A side of her that not only feels utterly alone in the world because of her past, but how she fears that no one will ever love the woman behind icon. Sure, she's been married a few times before, but as she's quick to point out, they always leave her, which makes her wonder...can anyone truly love the real Marilyn Monroe? Or is the sex symbol the only thing worth loving about her? She wants to live a normal life, and be loved like any other girl, but she fears rejection; hence the dilemma. If she leaves show business, then who will still love her? After all, every man she's been married to before has left her, so if her marriage doesn't work out, and she's no longer acting, then what will she have left? And if she's still acting, how can she ever be sure that anyone truly loves her, and not the image of her portrayed by the media.
Indeed, these are only some of the many questions this film touches upon about Marilyn Monroe that work perfectly within the film's favor. I especially liked how film would start off with references to classic Marilyn Monroe moments like the steamy bathtub scene, where she sticks out her foot playfully, as if to recapture that classic image many movie goers remember about her. However, as we watch the film play out, we soon find that behind the image, there's an insecure young girl that yearns to be a great actress, but fears that nobody will ever see her as anything more than sex symbol. Like many of us, she has doubts and fears that make her a highly sympathetic character.
Not only did the film capture the iconic essence of Marilyn Monroe, but it also showed us a personal side to her as well. A side of her that showed behind the icon lurks a frightened young girl who craves the attention of society because she's scared that no one will ever love her for herself.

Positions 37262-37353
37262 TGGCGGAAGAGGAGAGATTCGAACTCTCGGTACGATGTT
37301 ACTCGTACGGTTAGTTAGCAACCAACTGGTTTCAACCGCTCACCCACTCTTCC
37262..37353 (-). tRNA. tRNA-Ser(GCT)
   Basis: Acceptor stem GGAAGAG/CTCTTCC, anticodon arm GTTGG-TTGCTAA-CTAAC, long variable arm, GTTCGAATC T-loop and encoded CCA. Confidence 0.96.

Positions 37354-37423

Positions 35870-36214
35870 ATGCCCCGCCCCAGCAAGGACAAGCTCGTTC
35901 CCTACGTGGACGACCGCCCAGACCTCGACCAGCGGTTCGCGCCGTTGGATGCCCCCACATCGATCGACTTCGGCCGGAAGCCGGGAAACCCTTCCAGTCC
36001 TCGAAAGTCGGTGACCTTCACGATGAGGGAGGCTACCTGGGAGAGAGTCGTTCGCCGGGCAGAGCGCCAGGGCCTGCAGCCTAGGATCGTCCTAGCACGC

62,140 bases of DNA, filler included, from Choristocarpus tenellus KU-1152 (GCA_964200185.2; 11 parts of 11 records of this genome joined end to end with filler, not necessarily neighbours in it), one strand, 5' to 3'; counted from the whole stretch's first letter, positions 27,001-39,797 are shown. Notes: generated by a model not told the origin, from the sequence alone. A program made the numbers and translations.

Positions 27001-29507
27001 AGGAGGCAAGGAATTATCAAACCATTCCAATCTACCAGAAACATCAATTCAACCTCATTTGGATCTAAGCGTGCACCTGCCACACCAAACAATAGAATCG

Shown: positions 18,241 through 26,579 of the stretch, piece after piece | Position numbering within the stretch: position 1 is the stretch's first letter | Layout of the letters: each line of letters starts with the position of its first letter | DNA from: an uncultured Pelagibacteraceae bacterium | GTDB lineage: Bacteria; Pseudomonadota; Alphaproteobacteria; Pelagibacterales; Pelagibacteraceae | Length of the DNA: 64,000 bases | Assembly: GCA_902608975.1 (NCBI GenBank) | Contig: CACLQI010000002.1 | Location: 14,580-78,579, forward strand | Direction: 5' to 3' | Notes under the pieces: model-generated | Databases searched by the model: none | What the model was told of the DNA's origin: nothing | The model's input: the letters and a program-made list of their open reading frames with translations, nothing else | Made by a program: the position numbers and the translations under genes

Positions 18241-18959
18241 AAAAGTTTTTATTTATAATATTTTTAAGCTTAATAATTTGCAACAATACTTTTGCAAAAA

Indeed, it's a very sad story, but at the same time, you have to give Michelle Williams a lot of credit for pulling off this role as well as she did. Sure, I'll be the first to admit that she was a great actress in "Blue Valentine" and "Shutter Island", but I did have a few reservations about her playing Marilyn Monroe in this movie. Not that I ever doubted her acting abilities, but Marilyn Monroe was such an iconic figure in Hollywood that it's hard to imagine anyone else pulling it off without looking like some cheap imitation. However, Michelle seems to pull off the part with ease, as she literally becomes Marilyn Monroe in this film to where it's almost scary.
As for Kenneth Branagh, I found his performance as Sir Laurence Olivier to be quite tasteful. Sure, throughout most of the film, he does treat Marilyn rather harshly. However, there are some tender moments that we actually do see more into his character. A side of his character that reveals him wanting to feel young again, and how feels that by working with Marilyn Monroe, he'll feel young again. Heck, I even found Emma Watson to be quite endearing in her role as well. Sure, she doesn't have a huge part in the movie, but she still manages to give a great performance in spite of limited screen time.
Unfortunately, that's not to say this film doesn't have it's own share of flaws. For starters, the main character of this movie isn't that interesting. Sure, it's interesting that he's used as sort of a third person perspective to give the audience insight on who Marilyn Monroe is behind the iconic figure, but the character himself isn't really engaging on his own. Although, one would probably think otherwise given the circumstances of this movie, but he's portrayed as such a generic way that it makes it hard to relate to Colin on a personal level. Fortunately, the blandness of Colin doesn't ruin the movie, but it does tend to take away from it.
Overall, I would have to say "My Week with Marilyn" is one of the best films of 2011. Not only did it capture the essence of one of Hollywood's first sex icons, but it also gave us an engagingly deep look into the pysche of the woman behind the iconic figure. Truly a must see movie at a rating of three out of four.